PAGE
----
Publication: Formation, Structure, and Detectability of the Geminids Meteoroid Stream

June 15, 2023

The Geminids meteoroid stream produces one of the most intense meteor showers at Earth. It is an unusual stream in that its parent body is understood to be an asteroid, (3200) Phaethon, unlike most streams, which are formed via ongoing cometary activity. Until recently, our primary understanding of this stream came from Earth-based measurements of the Geminids meteor shower. However, the Parker Solar Probe (PSP) spacecraft has transited near the core of the stream close to its perihelion and provides a new platform to better understand this unique stream. Here, we create a dynamical model of the Geminids meteoroid stream, calibrate its total density to Earth-based measurements, and compare this model to recent observations of the dust environment near the Sun by PSP. For the formation mechanisms considered, we find with the exception of very near perihelion the core of the meteoroid stream predominantly lies interior to the orbit of its parent body and we expect grains in the stream to be >10 μm in radius. Data–model comparisons of the location of the stream relative to Phaethon’s orbit near perihelion are more consistent with a catastrophic formation scenario, with the core stream residing near or outside the orbit of its parent body consistent with PSP observations. This is in contrast to a cometary formation mechanism, where even near the Sun the meteoroid stream is interior to the orbit of its parent body. Finally, while PSP transits very near the core of the stream, the impact rate expected from Geminids meteoroids is orders of magnitude below the impact rates observed by PSP, and hence undetectable in situ. We similarly expect the upcoming DESTINY+ mission to be unable to detect appreciable quantities of Geminids grains far from (3200) Phaethon.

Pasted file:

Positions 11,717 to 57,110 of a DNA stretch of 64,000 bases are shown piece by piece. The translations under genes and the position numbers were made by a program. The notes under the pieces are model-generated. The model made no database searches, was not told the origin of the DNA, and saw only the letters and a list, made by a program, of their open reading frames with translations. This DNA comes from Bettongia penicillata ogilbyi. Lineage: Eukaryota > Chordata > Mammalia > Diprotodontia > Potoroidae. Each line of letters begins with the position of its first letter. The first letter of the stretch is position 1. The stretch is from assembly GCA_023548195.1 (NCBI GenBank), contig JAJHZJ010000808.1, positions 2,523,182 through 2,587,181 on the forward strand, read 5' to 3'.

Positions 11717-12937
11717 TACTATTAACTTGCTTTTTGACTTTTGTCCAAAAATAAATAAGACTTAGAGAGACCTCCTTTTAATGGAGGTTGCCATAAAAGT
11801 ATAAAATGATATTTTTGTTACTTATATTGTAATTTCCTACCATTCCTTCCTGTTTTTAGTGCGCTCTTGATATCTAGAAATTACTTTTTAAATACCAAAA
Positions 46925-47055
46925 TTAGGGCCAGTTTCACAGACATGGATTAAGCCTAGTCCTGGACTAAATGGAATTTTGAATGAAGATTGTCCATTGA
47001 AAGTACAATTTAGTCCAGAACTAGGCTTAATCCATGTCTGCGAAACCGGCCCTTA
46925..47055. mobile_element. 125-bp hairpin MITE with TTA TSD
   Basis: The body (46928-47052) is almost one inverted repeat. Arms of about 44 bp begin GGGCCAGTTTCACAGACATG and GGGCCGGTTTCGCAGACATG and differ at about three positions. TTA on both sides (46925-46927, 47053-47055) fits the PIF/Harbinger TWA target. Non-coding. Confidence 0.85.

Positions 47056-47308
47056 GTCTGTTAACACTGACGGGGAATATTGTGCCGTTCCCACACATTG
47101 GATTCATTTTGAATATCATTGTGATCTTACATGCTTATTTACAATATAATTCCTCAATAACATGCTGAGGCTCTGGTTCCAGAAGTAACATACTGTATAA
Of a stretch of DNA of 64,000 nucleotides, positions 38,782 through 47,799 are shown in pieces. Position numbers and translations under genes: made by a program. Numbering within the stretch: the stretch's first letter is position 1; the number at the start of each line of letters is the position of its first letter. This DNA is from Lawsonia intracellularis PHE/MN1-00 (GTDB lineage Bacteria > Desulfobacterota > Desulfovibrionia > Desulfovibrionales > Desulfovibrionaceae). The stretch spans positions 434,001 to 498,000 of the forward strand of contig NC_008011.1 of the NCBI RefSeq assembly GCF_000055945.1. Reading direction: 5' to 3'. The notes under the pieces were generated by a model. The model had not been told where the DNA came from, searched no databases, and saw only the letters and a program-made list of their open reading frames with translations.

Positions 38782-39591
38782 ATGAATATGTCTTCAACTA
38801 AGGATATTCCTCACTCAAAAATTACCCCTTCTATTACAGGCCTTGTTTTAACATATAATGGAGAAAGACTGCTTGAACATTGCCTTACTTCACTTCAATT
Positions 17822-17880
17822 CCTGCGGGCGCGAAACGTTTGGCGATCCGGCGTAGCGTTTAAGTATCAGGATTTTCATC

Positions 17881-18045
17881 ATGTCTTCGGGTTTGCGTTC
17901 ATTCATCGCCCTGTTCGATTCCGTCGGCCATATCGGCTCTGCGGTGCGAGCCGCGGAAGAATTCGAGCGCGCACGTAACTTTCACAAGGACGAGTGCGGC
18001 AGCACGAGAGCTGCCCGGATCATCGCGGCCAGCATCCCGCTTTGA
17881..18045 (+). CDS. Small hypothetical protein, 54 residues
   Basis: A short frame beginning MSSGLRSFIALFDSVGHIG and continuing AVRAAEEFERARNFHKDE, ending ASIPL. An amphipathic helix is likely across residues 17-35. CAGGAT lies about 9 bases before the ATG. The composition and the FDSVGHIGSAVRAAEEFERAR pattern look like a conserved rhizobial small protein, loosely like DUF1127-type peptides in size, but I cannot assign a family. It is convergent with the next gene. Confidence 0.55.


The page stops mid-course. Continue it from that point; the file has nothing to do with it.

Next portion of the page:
Paper link here and Princeton press release.